"Cozy" Remarked Peter to the Octopus who nodded and took a sip from the teacup. An octopus, especially The Octopus, sipping from a teacup is quite the sight. First, an Octopus's mouth is on the bottom of its head; second its mouth is a beak. So. Sipping for an octopus involves the use of its six other limbs to tilt its head-auf-body up and back, such that the cup can be maneuvered and tipped back into its beak. This is also rather exhibitionistic, exposed undersides being what they are.

It is thus understandable that before taking the sip, The Octopus, using sign language to speak (who knows how Peter could understand this? Call it dream logic and please let's move on? Assume that when it is written, "The Octopus said,..." That The Octopus is, in fact using a tentacle (arm) or four to create the sentence, in approximation, in American Sign Language.) asked a certain level of forgiveness of Peter, which he gave with a grin.

And, sorry, of course, yes: An appropriate(ly) small tea table, set with a teapot and another cup and saucer set. The cup and saucer: both delicate-china with lilac prints. These details, this tea set: in the middle of Peter and The Octopus.

Indelicate sip finished, The Octopus asked Peter how he was doing. Peter explained his situation politely, with enough detail so as not to offend, without getting graphic or overplaying his hand (Being dead, being of course an advantage when handled with the necessary finesse.)

As they caught up, through their light chatter and amiable banter, The Octopus slipped its tentacles into and out of the teacup, slowly, politely; as one may pick spinach from teeth at a presidential dinner, or relieve a particularly distracting ear itch. The Octopus was always active in their conversation, even as tentacles slowly, graciously, (maintaining eye contact ) spiraled around the cup, into and out of the top, quietly dripping tea into the void-floor or onto a particularly lacy napkin, now and then.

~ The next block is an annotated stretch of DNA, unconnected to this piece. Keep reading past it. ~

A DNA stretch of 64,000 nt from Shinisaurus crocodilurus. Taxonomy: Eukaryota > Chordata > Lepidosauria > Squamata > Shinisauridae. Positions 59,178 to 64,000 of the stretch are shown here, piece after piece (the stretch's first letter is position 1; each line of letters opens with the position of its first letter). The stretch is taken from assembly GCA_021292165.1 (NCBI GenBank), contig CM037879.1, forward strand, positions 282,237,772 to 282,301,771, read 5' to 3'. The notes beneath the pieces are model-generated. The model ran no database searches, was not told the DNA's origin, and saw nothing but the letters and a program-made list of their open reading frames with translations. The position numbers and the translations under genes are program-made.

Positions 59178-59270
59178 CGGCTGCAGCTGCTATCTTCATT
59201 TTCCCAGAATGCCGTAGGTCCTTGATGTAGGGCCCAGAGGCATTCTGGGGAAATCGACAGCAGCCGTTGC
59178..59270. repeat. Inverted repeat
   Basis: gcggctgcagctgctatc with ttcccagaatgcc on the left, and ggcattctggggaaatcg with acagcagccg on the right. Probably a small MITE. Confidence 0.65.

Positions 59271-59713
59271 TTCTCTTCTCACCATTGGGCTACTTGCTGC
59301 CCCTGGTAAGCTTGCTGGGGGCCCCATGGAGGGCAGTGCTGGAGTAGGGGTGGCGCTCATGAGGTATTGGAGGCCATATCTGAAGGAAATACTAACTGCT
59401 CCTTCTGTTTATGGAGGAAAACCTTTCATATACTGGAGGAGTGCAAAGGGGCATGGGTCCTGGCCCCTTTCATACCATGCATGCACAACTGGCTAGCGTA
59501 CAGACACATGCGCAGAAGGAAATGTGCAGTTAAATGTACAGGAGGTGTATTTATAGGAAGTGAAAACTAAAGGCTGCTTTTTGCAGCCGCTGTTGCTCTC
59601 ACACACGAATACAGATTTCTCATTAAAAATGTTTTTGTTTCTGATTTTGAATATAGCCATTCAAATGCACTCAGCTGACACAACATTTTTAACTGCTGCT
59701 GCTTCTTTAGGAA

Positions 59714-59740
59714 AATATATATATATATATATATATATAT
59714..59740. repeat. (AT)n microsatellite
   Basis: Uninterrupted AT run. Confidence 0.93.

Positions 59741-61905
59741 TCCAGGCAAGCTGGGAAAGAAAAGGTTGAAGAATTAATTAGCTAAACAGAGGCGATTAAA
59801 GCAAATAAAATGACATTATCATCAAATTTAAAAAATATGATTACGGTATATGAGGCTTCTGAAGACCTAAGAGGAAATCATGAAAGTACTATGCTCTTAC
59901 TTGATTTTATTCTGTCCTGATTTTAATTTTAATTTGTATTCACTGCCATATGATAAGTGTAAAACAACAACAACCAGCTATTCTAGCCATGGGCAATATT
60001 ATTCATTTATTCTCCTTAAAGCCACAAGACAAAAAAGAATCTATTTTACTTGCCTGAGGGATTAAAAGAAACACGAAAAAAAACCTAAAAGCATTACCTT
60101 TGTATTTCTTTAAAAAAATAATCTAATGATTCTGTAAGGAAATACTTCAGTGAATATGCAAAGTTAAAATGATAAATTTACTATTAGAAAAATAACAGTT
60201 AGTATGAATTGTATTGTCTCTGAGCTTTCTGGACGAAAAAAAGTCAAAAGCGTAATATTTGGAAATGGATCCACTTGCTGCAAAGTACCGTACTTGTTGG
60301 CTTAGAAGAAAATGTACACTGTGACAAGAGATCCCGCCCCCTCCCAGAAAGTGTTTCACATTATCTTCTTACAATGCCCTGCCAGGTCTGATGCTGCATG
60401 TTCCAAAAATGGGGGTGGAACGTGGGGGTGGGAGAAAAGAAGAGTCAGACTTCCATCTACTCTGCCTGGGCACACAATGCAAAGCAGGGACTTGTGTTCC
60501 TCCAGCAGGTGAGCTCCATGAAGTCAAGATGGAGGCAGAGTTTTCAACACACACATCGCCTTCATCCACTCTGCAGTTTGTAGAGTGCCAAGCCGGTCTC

Another thing about The Octopus, and all octopods: their tentacles are also tongues.

"But, if you're here, that means she isn't." Peter said, gently setting his cup and saucer back on the table. "And I was really hoping to see her again. I'm in need of some services."

"Oh?" The Octopus raised itself up on a few tentacles.

"Oh indeed." Peter smiled, "But no. I'm afraid I need her particular talents."

"A shame."

"Indeed."

The Octopus made an approximation of a human sigh. They both chuckled. The Octopus said, "Everyone has their gifts, eh?"

Peter said again, "Oh indeed."

The faux firelight dimmed. The Octopus asked Peter a question, which he answered honestly. When dealing with Octopods (and any other creature) answer their questions honestly. If you'd rather not answer, do say that, don't be evasive, do be effusive for the delicacy of a tabled, loose, faux-pas.

Peter's chair was a single piece  of ergonomically curved steel. It was warm when he had sat down in it. It was now cooler.

The Octopus told Peter the last place his lady friend had been seen, with the caveat that rumors are as the sky is blue. After this, they moved back to their small banter for a while, quietly enjoying the length of the teapot and, as is their custom, never filling their own cup. Finally,

"Goodbye."

"See you later."